You may have heard of the term “deadly nightshade” referring to a plant called belladonna, which was used as a poison in ancient times.
The Latin name for this family of plants is Solanaceae, because all of them produce an alkaloid compound called solanine.

Solanine is concentrated in the leaves and stems, and that’s one of the reasons we don’t eat those parts of the plants, it is a chemical which can cause symptoms of poisoning in humans if ingested in large quantities.

A big salad of tomato or potato leaves might actually contain enough solanine to give you an upset stomach.

Perhaps you’ve also heard that potatoes with sprouting eyes are poisonous. That’s because potatoes that have started to sprout or have developed a greenish tint to their skins are often higher in solanine.  It’s best not to eat them.

Did you know they are inflammatory? Lesser known are the commonly eaten vegetables in the same nightshade family.
They aren’t deadly, but they contain enough toxins to cause inflammation in some people, particularly those with an autoimmune disease.
According to the Arthritis Foundation  the belief that eating nightshade vegetables worsens arthritis is a myth. They claim people with arthritis may benefit from the high nutrition content in nightshades.
View research paper : “Pigmented potato consumption alters oxidative stress and inflammatory damage in men.”
Problems with nightshades are mostly seen in Caucasians and is mostly genetic.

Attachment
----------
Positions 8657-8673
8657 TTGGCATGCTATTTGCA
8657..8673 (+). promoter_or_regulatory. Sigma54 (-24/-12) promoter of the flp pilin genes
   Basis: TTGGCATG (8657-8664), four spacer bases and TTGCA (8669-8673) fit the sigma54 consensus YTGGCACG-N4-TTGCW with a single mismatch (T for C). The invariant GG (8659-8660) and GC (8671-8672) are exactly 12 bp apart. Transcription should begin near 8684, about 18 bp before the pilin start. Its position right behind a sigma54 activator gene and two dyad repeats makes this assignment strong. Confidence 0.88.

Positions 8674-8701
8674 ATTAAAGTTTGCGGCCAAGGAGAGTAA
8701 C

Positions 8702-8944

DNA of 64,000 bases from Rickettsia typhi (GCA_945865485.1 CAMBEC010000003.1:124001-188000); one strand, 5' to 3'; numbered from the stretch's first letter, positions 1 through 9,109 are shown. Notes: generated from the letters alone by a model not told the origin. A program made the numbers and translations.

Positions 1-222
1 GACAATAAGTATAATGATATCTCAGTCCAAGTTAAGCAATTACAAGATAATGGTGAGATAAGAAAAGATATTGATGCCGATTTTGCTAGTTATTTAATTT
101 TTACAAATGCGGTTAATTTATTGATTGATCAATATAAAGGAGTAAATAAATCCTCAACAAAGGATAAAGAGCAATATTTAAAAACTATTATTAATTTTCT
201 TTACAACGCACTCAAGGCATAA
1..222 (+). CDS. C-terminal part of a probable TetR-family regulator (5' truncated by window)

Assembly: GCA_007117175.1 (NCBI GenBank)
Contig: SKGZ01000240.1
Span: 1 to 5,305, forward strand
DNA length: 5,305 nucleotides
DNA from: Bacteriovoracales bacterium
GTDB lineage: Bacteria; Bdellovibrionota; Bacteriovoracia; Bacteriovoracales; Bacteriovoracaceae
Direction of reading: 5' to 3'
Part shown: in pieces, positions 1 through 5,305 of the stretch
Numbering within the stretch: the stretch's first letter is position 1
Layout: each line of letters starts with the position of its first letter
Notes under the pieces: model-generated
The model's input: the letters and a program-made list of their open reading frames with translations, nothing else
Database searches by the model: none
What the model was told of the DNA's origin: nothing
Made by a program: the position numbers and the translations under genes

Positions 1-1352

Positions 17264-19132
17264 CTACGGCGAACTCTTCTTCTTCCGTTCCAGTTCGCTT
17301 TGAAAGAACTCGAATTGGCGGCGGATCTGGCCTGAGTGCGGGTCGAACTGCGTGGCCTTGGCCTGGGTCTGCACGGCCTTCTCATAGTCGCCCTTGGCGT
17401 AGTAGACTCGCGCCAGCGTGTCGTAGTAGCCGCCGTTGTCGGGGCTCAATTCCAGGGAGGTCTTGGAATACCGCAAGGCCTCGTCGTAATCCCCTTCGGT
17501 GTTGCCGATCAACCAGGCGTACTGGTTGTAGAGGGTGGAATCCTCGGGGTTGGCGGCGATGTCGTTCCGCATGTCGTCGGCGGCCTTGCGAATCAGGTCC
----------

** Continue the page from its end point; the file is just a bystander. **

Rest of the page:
Often, we don’t realize just how much, until we stop eating them:

Which vegetables are night shades?

* Tomatoes
* Tomatillos
* Potatoes
* Eggplants
* Peppers (bell peppers, banana peppers, chili peppers, etc.)
* Red pepper seasonings (paprika, chili powder, cayenne, curry, etc.)
* Pimentos
* Pepinos
* Tamarillos
* Goji berries
* Cape gooseberries/ground cherries (similar to tomatoes, they have no relationship to fruit despite their name)
* Ashwagandha (an ayurvedic herb)
* Tobacco
* Read labels: terms like “spices” and “natural flavours” often contain the above seasonings, and “starch” often comes from potatoes.

Similar sounding foods that are NOT nightshades:

* Sweet Potatoes
* Peppercorns (black, white or mixed)

Symptoms of Nightshade Intolerance

digestive distress (heartburn, nausea, diarrhea, gas,bloating, gurgling, IBS, leaky gut),

mood swings,



joint pain or stiffness,

muscle aches,


malabsorption (iron, calcium, minerals).



Can you really be poisoned by green or sprouting potatoes?

But what about when they turn green? Most of us are aware that we shouldn’t eat green potatoes. But why?

Exposure to light triggers certain physiological reactions within the tuber. The production of chlorophyll triggers the green colour – this is not at all harmful and indeed contains high quantities of beneficial minerals such as iron. It is also what creates the deep green colour found in all edible leafy green vegetables.


But light and warmth also triggers the production of Solanine –  This chemical tends to be concentrated under the skin of the potatoes alongside the chlorophyll and also in the newly developing shoots. So it may be advisable not to eat green potatoes or those that have begun to grow shoots.

Click to view Anti-Inflammatory Diet